HC Deb 16 May 1845 vol 80 cc439-66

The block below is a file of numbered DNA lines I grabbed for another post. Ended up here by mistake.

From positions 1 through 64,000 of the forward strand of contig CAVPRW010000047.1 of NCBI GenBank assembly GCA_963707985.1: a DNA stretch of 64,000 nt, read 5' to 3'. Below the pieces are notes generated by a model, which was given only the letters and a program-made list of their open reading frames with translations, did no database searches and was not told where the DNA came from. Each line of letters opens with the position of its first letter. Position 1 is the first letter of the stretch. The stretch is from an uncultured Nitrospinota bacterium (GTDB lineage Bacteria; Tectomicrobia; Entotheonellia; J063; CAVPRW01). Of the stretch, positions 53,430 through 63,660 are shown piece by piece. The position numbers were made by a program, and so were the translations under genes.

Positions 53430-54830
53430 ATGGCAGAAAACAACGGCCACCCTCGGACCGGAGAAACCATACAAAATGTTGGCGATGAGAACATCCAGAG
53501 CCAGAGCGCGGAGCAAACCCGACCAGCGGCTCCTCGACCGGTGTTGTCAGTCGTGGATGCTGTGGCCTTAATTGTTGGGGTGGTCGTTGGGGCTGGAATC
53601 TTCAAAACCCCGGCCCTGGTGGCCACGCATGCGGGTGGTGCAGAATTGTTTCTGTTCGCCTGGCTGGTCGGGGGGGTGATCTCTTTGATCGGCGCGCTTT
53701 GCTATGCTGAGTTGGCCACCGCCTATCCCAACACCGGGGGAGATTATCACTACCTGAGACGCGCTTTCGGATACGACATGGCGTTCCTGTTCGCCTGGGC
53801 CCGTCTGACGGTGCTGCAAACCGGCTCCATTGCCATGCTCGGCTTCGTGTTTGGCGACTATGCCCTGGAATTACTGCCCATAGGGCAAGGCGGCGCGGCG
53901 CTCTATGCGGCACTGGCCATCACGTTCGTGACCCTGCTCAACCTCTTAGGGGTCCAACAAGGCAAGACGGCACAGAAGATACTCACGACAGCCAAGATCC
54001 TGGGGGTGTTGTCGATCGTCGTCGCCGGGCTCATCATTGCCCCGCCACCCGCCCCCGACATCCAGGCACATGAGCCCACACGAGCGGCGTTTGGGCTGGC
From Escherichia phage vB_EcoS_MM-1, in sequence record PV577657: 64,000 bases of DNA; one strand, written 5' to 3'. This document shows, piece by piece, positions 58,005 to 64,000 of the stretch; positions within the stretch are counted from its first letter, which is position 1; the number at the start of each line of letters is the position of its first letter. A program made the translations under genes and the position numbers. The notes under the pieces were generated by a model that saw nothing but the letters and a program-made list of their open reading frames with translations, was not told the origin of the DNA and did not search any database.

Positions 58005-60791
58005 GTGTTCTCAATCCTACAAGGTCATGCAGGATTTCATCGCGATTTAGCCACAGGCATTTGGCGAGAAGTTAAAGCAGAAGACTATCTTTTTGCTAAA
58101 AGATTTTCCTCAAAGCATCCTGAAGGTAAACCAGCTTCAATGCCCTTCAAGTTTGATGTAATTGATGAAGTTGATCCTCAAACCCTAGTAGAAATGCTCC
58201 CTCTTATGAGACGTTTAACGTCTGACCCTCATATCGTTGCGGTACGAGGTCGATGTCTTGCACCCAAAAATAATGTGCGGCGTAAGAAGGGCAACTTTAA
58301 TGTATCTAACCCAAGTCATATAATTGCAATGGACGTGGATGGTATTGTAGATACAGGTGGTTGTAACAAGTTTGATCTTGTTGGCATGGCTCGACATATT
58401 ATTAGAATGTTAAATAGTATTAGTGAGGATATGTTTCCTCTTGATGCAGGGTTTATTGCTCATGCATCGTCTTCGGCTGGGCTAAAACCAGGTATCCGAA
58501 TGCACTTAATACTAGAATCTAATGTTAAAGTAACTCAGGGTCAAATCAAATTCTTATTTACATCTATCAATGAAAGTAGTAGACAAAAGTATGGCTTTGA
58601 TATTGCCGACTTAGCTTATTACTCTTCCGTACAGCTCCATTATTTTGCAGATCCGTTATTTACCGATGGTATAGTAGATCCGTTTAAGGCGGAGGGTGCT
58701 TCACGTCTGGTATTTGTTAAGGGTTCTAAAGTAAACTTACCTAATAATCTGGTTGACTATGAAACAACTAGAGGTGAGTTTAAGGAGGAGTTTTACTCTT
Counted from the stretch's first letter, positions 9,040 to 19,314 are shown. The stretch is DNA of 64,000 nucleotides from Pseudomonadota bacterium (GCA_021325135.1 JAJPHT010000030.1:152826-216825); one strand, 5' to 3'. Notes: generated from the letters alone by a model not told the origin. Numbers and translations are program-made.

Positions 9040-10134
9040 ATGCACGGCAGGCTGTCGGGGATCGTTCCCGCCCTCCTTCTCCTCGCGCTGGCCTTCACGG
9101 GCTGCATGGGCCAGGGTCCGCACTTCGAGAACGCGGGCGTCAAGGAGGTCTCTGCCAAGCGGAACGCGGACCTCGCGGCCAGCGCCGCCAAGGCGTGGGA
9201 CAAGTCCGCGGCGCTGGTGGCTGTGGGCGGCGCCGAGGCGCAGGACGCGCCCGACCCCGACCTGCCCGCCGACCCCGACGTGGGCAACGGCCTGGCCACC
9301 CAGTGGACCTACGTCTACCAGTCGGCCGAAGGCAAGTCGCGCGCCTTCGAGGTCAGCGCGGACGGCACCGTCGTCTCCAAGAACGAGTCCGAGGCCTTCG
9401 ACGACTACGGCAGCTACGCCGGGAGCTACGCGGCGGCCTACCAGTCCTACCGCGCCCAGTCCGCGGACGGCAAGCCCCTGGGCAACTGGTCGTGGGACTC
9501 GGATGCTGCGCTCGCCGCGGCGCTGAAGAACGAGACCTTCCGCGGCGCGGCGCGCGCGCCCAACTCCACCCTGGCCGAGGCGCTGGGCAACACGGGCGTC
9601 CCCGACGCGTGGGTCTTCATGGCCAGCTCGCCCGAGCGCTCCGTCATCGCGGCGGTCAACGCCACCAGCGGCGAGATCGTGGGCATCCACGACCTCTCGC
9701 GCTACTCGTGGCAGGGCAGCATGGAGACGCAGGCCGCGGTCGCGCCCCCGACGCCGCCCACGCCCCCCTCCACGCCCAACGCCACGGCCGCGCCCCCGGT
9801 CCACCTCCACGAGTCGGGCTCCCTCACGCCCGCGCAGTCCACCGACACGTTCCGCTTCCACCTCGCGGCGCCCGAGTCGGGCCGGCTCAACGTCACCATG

Mr. M. F. F. Berkeley,